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ed in cow milk, yet its physiological function in infant nutrition is unknown (Indyk and Woollard, 1997). Vitamin K has been shown to specifically and reversibly bind to a protein complex in cow milk (Fournier et al., 1987). There is no information on the bioavailability of vitamin K in infant formula.

Children and Adolescents Ages 1 through 18 Years

Method Used to Set the Adequate Intake

No data were found on which to base an Estimated Average Requirement (EAR) for vitamin K for children or adolescents. Therefore AIs are set on the basis of the highest median intake for each age group reported by the Third National Health and Nutrition Examination Survey (NHANES III) (Appendix Table C-10) and rounding. The significant increase in the AI from infancy to early childhood is most likely due to the method used to set the AI for older infants and the increased portion of the diet containing vitamin K-rich fruits and vegetables as the diet becomes more diversified.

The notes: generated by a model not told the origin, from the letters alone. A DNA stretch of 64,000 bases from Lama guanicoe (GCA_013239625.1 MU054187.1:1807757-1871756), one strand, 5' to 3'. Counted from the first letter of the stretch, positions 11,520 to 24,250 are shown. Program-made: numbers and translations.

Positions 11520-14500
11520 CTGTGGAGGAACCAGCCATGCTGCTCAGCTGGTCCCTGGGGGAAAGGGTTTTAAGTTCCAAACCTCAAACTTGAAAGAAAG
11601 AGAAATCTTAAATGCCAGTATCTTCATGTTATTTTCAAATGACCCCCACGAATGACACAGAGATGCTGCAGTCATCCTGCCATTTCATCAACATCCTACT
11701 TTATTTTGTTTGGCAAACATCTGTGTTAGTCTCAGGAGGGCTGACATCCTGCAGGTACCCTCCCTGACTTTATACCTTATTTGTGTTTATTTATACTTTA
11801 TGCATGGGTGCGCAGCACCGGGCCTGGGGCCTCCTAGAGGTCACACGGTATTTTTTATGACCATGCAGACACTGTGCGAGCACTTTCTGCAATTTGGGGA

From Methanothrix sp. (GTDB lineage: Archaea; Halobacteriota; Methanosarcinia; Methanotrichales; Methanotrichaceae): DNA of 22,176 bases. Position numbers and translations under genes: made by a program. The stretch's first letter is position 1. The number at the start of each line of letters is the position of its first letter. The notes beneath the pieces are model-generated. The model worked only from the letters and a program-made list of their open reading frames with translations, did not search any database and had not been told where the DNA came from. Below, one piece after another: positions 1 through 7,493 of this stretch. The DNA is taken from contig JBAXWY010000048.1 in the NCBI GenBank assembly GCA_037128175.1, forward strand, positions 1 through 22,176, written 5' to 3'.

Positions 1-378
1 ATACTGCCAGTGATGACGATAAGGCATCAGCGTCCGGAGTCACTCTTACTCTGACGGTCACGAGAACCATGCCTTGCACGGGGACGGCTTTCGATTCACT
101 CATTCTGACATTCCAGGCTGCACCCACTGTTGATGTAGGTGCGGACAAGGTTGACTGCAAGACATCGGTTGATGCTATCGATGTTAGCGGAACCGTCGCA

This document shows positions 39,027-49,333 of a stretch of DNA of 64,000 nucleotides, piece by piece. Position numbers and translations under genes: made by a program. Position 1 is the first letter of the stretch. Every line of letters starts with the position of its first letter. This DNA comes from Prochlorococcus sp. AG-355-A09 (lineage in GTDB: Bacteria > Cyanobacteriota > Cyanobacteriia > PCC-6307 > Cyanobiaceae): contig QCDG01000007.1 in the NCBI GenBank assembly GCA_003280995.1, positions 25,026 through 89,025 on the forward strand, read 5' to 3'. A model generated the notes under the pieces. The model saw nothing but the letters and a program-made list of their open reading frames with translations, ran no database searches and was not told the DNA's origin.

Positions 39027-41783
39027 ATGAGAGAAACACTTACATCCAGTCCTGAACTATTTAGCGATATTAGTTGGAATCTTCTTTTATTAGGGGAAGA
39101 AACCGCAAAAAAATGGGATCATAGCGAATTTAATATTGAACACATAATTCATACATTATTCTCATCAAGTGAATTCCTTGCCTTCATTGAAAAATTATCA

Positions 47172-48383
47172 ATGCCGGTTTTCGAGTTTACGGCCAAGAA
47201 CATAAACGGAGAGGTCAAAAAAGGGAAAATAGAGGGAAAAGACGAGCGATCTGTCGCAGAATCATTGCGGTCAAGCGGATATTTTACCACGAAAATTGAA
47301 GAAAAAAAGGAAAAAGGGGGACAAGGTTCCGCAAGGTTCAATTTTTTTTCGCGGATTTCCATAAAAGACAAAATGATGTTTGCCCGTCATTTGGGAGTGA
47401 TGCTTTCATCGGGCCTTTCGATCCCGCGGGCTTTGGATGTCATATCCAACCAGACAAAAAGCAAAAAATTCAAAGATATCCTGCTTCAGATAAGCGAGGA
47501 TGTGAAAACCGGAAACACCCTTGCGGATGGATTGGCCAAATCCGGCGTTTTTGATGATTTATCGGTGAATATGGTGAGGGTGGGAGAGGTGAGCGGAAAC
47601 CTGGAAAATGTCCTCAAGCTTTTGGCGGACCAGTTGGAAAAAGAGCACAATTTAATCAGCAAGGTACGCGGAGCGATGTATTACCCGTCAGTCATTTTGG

Vitamin K AI Summary, Ages 1 through 18 Years

AI for Children

 

1–3 years

30 μg/day of vitamin K

4–8 years

55 μg/day of vitamin K

AI for Boys

 

9–13 years

60 μg/day of vitamin K

14–18 years

75 μg/day of vitamin K

AI for Girls

 

9–13 years

60 μg/day of vitamin K

14–18 years

75 μg/day of vitamin K

Adults Ages 19 Years and Older

Method Used to Set the Adequate Intake

Clinically significant vitamin K deficiency is extremely rare in the general population, with cases being limited to individuals with malabsorption syndromes or those treated with drugs known to interfere with vitamin K metabolism. The recent development of indicators sensitive to vitamin K intake, though useful to describe relative



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